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What makes companies pursue an Open Science strategy?

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  • Simeth, Markus
  • Raffo, Julio D.

Abstract

Whereas recent scholarly research has provided many insights about universities engaging in commercial activities, there is still little empirical evidence regarding the opposite phenomenon of companies disseminating scientific knowledge. Our paper aims to fill this gap and explores the motivations of firms that disclose research outcomes in a scientific format. Besides considering a dimension internal to the firm, we focus particularly on knowledge sourcing from academic institutions and the appropriability regime. We conduct an econometric analysis with firm-level data from the fourth edition of the French innovation survey (CIS) and matched scientific publications for a sample of 2512 R&D performing firms from all manufacturing sectors. This analysis provides evidence that firms are more likely to adopt academic principles if they need to access scientific knowledge that is considered important for their innovation development, whereas the mere existence of collaborative links with academic institutions is not a strong determinant. Furthermore, the results suggest that the inclination of firms to publish is sensitive to the level of knowledge spillovers in a sector and the effectiveness of legal appropriation instruments.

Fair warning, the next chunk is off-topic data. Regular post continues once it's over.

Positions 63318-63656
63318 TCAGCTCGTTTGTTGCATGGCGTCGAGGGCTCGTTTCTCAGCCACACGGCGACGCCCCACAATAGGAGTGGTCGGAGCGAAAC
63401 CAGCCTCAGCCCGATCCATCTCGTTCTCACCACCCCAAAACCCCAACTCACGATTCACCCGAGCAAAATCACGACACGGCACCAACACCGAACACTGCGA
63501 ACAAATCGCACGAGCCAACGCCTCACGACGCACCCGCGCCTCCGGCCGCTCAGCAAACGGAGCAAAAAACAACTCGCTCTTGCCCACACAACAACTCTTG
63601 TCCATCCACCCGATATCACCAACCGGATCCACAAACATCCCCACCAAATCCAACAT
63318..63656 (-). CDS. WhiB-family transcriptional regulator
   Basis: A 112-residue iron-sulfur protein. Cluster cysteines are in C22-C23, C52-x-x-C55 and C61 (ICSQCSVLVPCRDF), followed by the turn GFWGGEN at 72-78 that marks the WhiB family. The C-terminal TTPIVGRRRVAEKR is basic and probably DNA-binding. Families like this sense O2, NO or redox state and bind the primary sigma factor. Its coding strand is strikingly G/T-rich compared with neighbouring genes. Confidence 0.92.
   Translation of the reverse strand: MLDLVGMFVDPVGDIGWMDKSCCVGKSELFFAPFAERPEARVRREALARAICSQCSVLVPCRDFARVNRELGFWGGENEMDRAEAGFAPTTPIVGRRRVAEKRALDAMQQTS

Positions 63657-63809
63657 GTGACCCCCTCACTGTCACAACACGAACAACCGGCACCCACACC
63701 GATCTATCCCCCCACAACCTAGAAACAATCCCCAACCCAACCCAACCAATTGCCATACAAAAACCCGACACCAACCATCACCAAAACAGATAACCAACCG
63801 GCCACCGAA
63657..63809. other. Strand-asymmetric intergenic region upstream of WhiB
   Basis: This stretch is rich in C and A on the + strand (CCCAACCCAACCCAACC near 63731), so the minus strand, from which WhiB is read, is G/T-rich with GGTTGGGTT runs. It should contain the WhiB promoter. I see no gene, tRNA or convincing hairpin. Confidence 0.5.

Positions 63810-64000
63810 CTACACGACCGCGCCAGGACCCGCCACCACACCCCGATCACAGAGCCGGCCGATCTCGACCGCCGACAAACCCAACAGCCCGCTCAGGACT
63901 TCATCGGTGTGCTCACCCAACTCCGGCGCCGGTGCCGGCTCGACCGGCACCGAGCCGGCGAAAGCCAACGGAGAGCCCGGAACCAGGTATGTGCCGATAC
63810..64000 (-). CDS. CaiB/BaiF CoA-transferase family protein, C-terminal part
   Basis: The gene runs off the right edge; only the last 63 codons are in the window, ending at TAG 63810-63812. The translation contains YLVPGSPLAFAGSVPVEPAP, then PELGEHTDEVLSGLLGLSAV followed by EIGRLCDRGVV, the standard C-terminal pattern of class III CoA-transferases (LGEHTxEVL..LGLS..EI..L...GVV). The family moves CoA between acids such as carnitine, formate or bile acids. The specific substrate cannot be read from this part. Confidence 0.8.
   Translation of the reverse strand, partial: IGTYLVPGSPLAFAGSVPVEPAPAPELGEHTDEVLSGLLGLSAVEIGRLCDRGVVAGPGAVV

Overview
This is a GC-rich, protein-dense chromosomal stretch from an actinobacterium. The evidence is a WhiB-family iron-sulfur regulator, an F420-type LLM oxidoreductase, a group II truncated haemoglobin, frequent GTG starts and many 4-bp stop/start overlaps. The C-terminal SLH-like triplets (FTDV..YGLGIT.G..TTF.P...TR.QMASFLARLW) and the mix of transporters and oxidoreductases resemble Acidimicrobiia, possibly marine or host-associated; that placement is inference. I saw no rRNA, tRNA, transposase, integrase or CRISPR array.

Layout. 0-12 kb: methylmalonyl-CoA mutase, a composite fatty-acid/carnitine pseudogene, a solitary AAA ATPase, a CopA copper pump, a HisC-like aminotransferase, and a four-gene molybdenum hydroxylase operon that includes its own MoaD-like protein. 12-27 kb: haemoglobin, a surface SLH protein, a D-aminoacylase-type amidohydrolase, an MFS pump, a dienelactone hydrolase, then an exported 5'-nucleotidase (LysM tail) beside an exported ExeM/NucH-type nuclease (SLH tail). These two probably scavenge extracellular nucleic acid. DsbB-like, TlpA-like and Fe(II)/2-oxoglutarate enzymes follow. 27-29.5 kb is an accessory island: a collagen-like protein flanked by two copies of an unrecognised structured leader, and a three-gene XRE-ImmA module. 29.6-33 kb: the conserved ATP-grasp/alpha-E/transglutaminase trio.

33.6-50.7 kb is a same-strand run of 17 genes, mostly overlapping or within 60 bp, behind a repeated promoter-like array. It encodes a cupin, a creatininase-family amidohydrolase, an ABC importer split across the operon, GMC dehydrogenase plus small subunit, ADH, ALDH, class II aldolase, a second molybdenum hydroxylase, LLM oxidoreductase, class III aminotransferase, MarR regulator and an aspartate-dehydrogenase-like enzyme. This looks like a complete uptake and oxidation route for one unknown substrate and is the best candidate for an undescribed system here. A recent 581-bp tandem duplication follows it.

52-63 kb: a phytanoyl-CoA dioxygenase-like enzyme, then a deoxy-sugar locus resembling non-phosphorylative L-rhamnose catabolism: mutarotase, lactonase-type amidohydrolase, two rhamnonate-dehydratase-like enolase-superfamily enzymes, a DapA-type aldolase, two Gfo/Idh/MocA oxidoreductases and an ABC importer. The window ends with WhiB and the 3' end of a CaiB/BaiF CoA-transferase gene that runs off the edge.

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Bibliographic Info

Article provided by Elsevier in its journal Research Policy.

Volume (Year): 42 (2013)
Issue (Month): 9 ()
Pages: 1531-1543

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Handle: RePEc:eee:respol:v:42:y:2013:i:9:p:1531-1543

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Web page: http://www.elsevier.com/locate/respol

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Keywords: R&D; Industrial science; Knowledge disclosure; University-industry collaboration; Open Innovation; Reciprocity;

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References

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Cited by:
  1. Sauermann, Henry & Roach, Michael, 2014. "Not all scientists pay to be scientists: PhDs’ preferences for publishing in industrial employment," Research Policy, Elsevier, vol. 43(1), pages 32-47.

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